The pacing is certainly unconventional, and that is what I embraced. For Green Room especially, that was an exercise in tension-building. That was my goal: I want to do a nightmare scenario as I see it unfold, and just keep ratcheting up the tension. People responded to that quite well. But for Hold the Dark, I was able to break out of the box I put myself in. Because, when I write, it’s not always just because it’s a narrative I’m attracted to. It’s also because it’s at a certain scale that if I really had to, when all the Powers-That-Be say no to me, they’re not making my movie, I could get my credit card out and make it myself.

And so there’s a very particular engineering to my stories, from Murder Party to Blue Ruin to Green Room. But for Hold the Dark, I didn’t have to go through the seven or eight drafts to get this in shape, or go pitch it around town as an original story. The writers—William Giraldi who did the novel and Macon Blair who adapted the screenplay—did the heavy-lifting, and it was way beyond any scope or scale that I would write for myself, out of mistrust of the industry. So, it was a playground for me! It had a lot more atmosphere and weight to it, and there was a reverence for the material and the story being told. But also, the cinematic landscape was expansive compared to my other films and I was able to really challenge myself, to flex new muscles, and to explore practical and narrative challenges that I hadn’t before: aerials, animals, war scenes, deserts, and really protracted dialogue scenes that had their own weight. So, it was all good for me.

I think it’s smart to make sure you understand the medium you’re working in and not try to emulate the novel at every turn, but just sort of be conscious that overall you’re getting the impact of it. As you said, this is your first script where you haven’t written it, and it sounds like it was kind of freeing to work with material that wasn’t initially from your own mind.

Oh, certainly. Giving up a little bit of control here and there, not only with second or third unit doing some additional photography, but me not being the sort of all-knowing author of a work. You know, any actor or crew member or collaborator that would come to set having read the novel, would have an interpretation of the material that was as valid as mine. But I welcome that, in that collectively we had to figure it out together and make sure we were all telling the same story, and doing the source material justice.


I know that you said on Green Room, some of the more difficult technical elements were handling a lot of actors in the space.


Here, as you said, the scale is much bigger. So what were some of the newer elements in Hold the Dark that challenged you?

Yeah, I’d never been up in the air scouting in a helicopter, in high winds and snowstorms trying to design the aerial sequence. I’d never shot a war sequence with armored personnel carriers and helicopters. I’d never worked with so many animals on set. A lot of the pitfalls they warn you against, we dove right into. And that was cool, but I’m also very technically-oriented as far as practical effects, make-up, action, camera movement. So, shooting the centerpiece action sequence was actually more of a fulfillment of a childhood dream in that I could tackle something big and menacing, and narratively of course, really devastating and impressive. But behind the camera, the act of making it was what I’d be waiting for my whole life. Which is: enough time, enough money, and the resources to dial in an action sequence as I envisioned it without any compromise. So, some of the most challenging stuff was actually easiest because we were so scared during prep, that we did extensive previsualization and rehearsals with the stunt team and the armorers to make sure it was safe to execute the scenes. Other than that, it was relatively easy.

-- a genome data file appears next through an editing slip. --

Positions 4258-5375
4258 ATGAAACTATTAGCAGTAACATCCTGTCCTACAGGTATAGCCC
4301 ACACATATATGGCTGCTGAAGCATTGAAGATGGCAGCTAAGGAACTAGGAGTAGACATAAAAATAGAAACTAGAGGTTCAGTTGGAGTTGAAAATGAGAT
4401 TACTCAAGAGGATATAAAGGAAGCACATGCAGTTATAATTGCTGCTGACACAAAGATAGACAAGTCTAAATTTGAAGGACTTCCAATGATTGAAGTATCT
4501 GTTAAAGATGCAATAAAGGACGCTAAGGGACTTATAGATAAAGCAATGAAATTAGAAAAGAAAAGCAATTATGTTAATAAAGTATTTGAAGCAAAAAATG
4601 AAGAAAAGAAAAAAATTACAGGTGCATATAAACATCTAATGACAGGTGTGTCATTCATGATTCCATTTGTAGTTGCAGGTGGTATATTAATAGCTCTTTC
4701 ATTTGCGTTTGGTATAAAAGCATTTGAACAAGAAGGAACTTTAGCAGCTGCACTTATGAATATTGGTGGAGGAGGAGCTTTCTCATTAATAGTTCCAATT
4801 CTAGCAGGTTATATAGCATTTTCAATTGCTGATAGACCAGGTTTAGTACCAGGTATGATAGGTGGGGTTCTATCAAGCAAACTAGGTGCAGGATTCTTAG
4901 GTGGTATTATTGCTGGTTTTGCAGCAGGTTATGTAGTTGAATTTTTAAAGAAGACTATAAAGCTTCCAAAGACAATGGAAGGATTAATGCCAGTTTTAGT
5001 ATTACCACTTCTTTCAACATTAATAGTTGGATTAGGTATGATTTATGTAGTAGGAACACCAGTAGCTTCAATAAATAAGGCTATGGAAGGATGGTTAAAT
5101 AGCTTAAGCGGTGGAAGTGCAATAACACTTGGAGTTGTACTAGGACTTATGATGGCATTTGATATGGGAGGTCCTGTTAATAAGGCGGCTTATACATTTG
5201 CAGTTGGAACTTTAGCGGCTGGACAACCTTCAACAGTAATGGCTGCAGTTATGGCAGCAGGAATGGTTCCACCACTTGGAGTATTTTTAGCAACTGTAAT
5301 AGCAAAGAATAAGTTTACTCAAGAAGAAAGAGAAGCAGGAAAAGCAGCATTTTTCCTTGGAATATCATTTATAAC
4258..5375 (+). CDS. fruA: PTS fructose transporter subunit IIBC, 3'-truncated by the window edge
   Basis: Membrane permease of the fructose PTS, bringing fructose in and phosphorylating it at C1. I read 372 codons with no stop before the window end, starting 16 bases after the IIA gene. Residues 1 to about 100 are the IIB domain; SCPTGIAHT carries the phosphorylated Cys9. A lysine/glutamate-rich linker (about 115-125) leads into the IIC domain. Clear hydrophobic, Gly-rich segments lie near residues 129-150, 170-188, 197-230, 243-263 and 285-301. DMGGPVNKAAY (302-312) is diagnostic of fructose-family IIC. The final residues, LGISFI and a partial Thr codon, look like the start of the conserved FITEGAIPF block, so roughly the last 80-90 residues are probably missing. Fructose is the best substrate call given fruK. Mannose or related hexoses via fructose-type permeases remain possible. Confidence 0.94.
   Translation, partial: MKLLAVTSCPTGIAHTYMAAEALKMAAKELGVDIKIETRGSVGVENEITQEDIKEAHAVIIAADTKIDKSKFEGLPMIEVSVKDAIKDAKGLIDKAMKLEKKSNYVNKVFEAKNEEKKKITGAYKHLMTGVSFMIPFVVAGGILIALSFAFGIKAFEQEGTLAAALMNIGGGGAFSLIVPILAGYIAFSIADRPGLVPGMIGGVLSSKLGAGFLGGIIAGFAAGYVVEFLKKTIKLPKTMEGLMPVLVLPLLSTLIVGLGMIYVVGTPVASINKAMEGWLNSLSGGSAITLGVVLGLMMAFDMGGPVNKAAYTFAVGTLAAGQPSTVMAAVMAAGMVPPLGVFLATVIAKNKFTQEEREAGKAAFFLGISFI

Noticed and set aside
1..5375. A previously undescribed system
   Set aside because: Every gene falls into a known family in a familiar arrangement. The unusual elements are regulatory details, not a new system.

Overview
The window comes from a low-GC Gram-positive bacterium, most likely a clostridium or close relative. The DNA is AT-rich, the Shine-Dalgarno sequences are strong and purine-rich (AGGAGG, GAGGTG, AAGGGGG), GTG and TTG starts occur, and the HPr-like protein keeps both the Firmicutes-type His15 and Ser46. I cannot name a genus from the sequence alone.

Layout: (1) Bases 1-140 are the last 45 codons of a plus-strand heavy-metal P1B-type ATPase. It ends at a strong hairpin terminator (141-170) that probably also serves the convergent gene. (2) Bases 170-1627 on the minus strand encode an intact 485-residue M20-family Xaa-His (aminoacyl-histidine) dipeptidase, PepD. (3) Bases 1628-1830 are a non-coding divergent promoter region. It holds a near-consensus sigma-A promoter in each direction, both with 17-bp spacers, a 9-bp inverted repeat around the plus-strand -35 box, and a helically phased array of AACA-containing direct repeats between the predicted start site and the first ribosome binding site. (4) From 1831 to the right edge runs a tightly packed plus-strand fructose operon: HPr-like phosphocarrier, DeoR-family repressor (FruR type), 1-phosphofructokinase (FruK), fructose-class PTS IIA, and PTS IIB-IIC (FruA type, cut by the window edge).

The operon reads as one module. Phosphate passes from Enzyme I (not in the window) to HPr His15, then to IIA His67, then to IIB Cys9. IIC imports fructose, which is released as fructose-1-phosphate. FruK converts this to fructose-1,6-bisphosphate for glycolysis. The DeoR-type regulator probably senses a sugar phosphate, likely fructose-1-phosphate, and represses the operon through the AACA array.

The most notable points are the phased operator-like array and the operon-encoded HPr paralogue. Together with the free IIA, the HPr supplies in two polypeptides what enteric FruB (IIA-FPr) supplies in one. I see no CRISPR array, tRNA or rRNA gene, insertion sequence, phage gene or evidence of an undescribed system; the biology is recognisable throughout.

But, when you’re trying to fine-tune Alexander Skarsgård, we sat there for just a few extra minutes before our first take of Alex on camera as Vernon Slone, just trying to fine-tune the pitch at which he should perform because it was almost a wordless performance. How do you direct that? How do you find that on camera without a lot of rehearsal? So that was a challenge too, directing the physicality of some of the actors, not just the intonation of their words.

Speaking of both of those action scenes—the war scenes and then the later, central setpiece—I think it’s really interesting and effective where you put the camera. Because in the war sequence, there’s a perception of emotional distance and detachment for the character that’s in it. That’s contrasted later with the central action piece, which is much more hectic and doesn’t sensationalize any of the bloodshed, and I think it’s really clever the way that progression takes place visually in the story.

Yeah, for the Iraq war footage, the whole directive there was to have this kind of removed, Kubrickian following vibe. You’re definitely with Slone, in close proximity, but he is very clearly governed not by the laws of the land or the U.S. government or the armed forces. He’s sort of carving his own path, somewhat literally; it’s surreal, and we let the trappings of war and all the background bullet hits and fires and fighter jets really recede into the background. You know, later in the film, everything gets a little more up close and a little more personal.